Iran claims to have forced down a sophisticated U.S. spy drone on December 4. Nine days later, President Obama formally asked for its return, a request that was met with an official sneer from Tehran. Top Iranian military brass made clear that “spoils of war will not be sent back.”
The fate of the RQ-170 Sentinel drone has since become firmly entangled in the U.S.-Iranian propaganda struggle, but it has also led to a genuine debate about the usefulness of the drone’s sophisticated technology to Iran and Russia, her sometime ally.
The Russians would obviously like to get their hands on one of the U.S. government’s most sophisticated intelligence collection tools. Russian defense industries have had great difficulty in developing and producing unmanned vehicles as well as other complex weapons systems along the lines of the Mistral-class amphibious warfare ships that Russia is purchasing from France. Chief of Staff of the U.S. Air Force General Norton A. Schwartz said that “there is the potential for reverse engineering” if the drone comes into the possession of a “sophisticated adversary.”
But would Iran willy-nilly give Russia’s scientists access to the RQ-170? Not necessarily, and certainly not when considering the totality of the ups and downs in Moscow-Tehran relations in recent years. And if Iran does let the Russians do anything more than peek at the RQ-170, it would in effect admit that the drone’s technology is beyond the ability of their military scientists to fathom. That message would not tally with Iran’s self-declared mastery of the latest unmanned aerial technologies, as forcefully stated by President Mahmoud Ahmadinejad in a recent television interview. Still, the U.S. drone does have the clear potential to act as a catalyst for improvement in wavering Moscow-Tehran relations.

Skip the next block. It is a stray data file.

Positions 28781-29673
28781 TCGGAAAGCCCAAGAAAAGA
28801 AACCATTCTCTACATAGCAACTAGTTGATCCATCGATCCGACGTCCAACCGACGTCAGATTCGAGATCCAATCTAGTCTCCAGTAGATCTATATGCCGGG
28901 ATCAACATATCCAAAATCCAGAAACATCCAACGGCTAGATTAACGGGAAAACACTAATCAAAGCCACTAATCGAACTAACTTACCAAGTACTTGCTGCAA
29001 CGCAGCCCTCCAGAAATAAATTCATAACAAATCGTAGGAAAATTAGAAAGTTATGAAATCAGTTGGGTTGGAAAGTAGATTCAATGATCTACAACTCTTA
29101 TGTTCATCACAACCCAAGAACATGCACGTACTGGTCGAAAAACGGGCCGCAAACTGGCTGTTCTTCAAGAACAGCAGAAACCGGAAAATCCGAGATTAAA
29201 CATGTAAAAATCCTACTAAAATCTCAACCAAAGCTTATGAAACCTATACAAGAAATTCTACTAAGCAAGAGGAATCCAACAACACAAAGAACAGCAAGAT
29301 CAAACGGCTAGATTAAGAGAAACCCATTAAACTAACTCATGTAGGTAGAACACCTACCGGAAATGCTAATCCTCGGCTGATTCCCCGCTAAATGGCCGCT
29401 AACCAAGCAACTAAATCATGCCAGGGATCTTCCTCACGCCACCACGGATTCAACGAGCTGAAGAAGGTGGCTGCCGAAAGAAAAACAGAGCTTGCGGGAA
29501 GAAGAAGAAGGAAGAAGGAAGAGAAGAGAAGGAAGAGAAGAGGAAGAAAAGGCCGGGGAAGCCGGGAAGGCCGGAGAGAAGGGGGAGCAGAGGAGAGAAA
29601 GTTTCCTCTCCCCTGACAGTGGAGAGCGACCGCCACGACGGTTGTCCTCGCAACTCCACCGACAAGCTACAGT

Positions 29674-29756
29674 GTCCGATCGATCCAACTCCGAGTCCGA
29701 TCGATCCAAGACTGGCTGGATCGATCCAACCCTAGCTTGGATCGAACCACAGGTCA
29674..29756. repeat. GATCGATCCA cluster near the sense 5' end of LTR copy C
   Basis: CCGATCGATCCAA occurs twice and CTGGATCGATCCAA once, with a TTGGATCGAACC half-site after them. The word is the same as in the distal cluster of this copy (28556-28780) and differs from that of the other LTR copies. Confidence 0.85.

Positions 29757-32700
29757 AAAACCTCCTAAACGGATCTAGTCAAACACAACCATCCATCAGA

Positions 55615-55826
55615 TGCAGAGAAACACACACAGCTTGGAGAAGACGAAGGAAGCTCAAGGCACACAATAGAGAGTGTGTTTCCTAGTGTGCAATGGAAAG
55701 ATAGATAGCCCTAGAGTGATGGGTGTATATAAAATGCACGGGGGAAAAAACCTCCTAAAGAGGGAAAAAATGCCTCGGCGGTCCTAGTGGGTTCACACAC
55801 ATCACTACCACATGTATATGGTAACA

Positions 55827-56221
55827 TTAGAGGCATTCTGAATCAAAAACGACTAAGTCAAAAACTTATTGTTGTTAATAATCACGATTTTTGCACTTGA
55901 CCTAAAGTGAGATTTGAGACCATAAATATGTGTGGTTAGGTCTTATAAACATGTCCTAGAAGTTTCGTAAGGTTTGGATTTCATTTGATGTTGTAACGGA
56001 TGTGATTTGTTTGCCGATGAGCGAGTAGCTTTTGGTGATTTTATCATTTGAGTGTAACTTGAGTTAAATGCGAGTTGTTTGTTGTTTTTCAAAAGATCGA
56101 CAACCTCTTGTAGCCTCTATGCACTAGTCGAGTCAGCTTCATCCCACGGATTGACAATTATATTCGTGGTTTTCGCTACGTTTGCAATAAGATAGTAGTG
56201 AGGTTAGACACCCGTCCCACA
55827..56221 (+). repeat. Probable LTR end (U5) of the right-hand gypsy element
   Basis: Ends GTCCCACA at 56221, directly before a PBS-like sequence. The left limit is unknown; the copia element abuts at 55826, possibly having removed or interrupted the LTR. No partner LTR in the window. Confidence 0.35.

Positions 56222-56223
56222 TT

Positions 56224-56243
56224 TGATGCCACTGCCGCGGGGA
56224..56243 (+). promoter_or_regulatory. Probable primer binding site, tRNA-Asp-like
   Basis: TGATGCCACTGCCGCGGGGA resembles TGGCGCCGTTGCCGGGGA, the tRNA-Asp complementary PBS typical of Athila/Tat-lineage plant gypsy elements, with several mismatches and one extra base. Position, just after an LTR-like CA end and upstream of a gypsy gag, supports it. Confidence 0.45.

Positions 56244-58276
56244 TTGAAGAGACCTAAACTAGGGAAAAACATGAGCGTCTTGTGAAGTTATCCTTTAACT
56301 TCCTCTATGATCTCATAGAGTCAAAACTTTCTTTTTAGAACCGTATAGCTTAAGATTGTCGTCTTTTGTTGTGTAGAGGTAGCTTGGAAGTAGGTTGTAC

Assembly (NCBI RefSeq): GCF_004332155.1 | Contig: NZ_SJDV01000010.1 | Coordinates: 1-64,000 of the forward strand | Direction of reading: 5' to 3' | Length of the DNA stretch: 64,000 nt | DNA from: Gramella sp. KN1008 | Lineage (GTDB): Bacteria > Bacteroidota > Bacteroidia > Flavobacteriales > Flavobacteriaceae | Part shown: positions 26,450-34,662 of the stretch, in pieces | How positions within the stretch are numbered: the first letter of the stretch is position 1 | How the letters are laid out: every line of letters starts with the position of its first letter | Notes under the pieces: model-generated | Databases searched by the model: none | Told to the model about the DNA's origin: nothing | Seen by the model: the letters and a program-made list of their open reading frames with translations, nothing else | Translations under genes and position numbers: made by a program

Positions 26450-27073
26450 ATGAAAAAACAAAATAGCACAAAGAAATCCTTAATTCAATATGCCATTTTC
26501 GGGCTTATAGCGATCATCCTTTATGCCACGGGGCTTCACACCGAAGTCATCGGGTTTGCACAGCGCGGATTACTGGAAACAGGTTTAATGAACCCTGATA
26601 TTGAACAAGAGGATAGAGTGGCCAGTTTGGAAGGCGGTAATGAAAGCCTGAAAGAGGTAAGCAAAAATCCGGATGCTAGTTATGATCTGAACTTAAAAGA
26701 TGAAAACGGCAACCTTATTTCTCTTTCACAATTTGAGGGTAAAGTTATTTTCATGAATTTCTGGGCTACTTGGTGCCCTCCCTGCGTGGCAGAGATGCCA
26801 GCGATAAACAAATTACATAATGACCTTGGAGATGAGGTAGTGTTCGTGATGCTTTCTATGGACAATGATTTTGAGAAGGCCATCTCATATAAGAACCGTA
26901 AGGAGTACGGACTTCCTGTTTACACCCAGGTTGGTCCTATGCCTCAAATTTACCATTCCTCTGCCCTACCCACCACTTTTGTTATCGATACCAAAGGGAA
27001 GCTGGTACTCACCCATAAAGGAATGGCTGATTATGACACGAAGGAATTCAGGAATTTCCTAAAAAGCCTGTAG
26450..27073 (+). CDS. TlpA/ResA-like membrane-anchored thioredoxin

Those ties have historically been troubled, and have experienced new tensions in recent years. The Iranians have been greatly angered by Moscow’s support last summer for a fourth round of U.N. sanctions against the Islamic Republic, by the decision to cancel a contract for the purchase of Russian S-300 surface-to-air missiles, and by the continued delays in Russian construction of the Bushehr nuclear reactor, now more than a decade overdue. And yet, thanks to its isolation, the Iranian regime can’t afford to walk away from Russia.
Meanwhile, although Moscow does not want Iran to develop nuclear weapons, it does not consider such a threat imminent or inevitable. The Kremlin’s main concern is that Iran’s nuclear and missile activities are driving NATO countries to support missile defense programs that Russians fear could eventually degrade their own nuclear deterrent. They also count on Iran’s continued restraint from supporting Islamist militancy in the Russian Caucasus, and assistance in limiting American influence in Central Asia and the Middle East. They also want to keep their conflicts with Iran over access to the Caspian Sea’s natural resources manageable.